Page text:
I was planning my next destination when I learned that I needed to get a travel visa before being able to enter the country. As a holder of a Canadian passport, this is a rare affair and got me thinking: which passport holder would be able to visit the most countries visa-free?
Turns out Henly & Partners, a company that handles residence and citizenship planning, produces an annual Visa Restriction Index for every country.
Canada ranks as the 6th least restrictive country when it comes to visa-free travel to the rest of the world.
|Rank||Visa-Free Countries||Passport Holder’s Country|
|3||175||Finland, France, Italy, Spain, United Kingdom|
|4||174||Belgium, Netherlands, Denmark, United States|
|5||173||Austria, Japan, Singapore|
|6||172||Canada, Ireland, Luxembourg, Norway, Portugal, South Korea, Switzerland|
|7||171||Greece, New Zealand|
|10||167||Czech Republic, Hungary, Iceland|
172 out of 212 countries isn’t bad. Data is for 2016.
The visa application process can be a pain and you need to do some planning ahead of time. My visa application for Brazil will take 10 business days to process. During this time I will be without my passport.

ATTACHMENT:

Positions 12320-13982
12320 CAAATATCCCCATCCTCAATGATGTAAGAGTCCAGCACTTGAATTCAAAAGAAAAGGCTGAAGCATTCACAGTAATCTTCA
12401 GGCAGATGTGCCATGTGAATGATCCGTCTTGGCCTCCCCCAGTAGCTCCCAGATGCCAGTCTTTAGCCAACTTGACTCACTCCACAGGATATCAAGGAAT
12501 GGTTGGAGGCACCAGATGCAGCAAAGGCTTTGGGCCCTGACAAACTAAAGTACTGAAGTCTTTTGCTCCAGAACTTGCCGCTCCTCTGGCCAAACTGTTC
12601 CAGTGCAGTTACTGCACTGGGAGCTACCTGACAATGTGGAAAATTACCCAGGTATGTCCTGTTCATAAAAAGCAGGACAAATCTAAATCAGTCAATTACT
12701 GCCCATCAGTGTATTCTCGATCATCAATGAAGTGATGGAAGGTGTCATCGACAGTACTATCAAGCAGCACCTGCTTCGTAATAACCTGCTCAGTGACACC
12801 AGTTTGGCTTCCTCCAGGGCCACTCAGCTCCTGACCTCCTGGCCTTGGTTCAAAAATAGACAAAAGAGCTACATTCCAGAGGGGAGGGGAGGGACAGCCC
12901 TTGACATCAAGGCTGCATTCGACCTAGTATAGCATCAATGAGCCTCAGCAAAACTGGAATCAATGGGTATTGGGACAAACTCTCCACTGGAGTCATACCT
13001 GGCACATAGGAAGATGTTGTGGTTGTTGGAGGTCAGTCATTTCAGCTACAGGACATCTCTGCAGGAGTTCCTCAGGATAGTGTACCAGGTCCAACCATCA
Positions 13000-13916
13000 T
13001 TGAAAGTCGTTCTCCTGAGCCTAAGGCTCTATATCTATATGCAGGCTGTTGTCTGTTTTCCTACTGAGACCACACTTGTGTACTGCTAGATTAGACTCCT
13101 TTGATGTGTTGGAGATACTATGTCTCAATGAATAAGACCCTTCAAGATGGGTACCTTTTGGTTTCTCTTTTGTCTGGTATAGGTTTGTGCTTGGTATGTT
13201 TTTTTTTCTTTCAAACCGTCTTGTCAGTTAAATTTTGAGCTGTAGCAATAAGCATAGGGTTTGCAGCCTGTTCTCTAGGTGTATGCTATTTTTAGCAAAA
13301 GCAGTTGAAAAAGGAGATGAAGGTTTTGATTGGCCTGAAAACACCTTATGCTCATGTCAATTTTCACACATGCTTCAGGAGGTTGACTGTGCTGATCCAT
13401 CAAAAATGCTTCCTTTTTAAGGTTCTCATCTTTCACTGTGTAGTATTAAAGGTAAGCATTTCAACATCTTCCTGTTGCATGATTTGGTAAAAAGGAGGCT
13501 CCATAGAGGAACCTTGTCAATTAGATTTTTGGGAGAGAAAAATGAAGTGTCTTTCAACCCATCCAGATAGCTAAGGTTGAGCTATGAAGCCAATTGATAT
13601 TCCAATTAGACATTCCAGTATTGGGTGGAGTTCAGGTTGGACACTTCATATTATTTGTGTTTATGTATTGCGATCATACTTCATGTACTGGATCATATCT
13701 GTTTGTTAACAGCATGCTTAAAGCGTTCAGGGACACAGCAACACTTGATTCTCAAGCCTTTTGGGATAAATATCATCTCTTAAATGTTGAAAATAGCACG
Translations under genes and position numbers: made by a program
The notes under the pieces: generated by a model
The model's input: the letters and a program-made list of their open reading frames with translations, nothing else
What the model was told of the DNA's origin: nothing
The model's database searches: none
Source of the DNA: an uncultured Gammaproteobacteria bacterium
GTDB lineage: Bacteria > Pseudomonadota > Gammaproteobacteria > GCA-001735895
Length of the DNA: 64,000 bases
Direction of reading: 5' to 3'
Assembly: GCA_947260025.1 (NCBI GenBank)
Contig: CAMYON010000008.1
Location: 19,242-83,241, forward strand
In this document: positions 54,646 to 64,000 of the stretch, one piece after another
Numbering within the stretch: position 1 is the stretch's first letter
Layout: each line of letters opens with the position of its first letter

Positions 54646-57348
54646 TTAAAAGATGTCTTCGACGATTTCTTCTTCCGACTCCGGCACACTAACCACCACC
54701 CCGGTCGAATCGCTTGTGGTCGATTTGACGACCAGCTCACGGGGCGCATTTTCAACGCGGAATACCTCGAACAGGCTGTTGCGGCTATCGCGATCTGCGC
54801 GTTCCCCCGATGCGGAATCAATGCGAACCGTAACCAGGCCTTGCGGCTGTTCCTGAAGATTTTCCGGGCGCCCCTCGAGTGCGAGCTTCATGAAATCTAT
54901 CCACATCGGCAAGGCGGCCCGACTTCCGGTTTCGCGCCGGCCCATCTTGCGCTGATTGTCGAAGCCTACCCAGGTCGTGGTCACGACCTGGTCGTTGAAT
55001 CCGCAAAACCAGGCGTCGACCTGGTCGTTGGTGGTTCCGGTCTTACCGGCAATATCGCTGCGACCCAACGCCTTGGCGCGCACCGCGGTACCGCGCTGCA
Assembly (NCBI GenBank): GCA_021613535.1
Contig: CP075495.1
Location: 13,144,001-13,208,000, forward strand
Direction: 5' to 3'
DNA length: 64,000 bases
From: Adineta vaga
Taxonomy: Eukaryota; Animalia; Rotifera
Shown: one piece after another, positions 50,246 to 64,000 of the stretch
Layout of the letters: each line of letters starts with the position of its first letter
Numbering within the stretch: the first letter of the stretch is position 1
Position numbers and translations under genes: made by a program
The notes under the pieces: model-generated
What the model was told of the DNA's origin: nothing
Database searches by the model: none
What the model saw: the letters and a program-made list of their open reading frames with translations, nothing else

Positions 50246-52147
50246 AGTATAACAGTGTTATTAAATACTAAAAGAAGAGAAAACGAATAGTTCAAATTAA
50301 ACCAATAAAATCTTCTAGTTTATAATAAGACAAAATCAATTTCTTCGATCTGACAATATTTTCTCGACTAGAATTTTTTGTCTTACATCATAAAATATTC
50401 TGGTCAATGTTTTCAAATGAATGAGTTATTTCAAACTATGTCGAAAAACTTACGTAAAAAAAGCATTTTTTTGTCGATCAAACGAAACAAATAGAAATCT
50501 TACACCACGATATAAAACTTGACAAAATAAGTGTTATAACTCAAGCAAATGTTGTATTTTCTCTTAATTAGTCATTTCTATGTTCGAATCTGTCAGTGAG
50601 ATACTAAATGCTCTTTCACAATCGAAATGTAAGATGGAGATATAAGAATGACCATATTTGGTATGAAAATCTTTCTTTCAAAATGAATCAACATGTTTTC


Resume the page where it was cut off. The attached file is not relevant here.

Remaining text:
If you are travelling, with no fixed address, what’s the best way to receive your passport with your newly minted visa in it? This is where you can take advantage of consulates (I’ll discuss the difference between consulates and embassies in another post).
My next major stop will be in Colombia, which happens to have a Brazilian consulate in Bogotá. I can bring all my paper work, my passport, and the visa application fee to this location for processing.
They will take a look at the all the paper, do the necessary background checks, then use up an entire page in my passport to glue the visa in. So make sure you have a free page available.
Twelve to fifteen days later, I can return to the consulate to pick up my passport. Phew! In the mean time, I’m stuck in Colombia without a passport.
There is another gotcha that you might run into when trying to enter into another country: reciprocity fees.
In my particular case, Canada requires citizens of Argentina to apply for a tourist visa and pay the necessary fees. Although Argentina doesn’t require Canadian citizens to apply for a tourist visa, they charge a reciprocity fee to enter the country. This fee is the exact same amount Argentine citizens need to pay to apply for their Canadian tourist visa.
These fees can be paid as part of your immigration into the country or online ahead of time. I decided to pay online and print out my receipt, which I will show to the immigration officer when I arrive.
To get a list of which countries you can travel visa free, visit your countries department of foreign affairs or similar. For Canada, you can visit travel.gc.ca.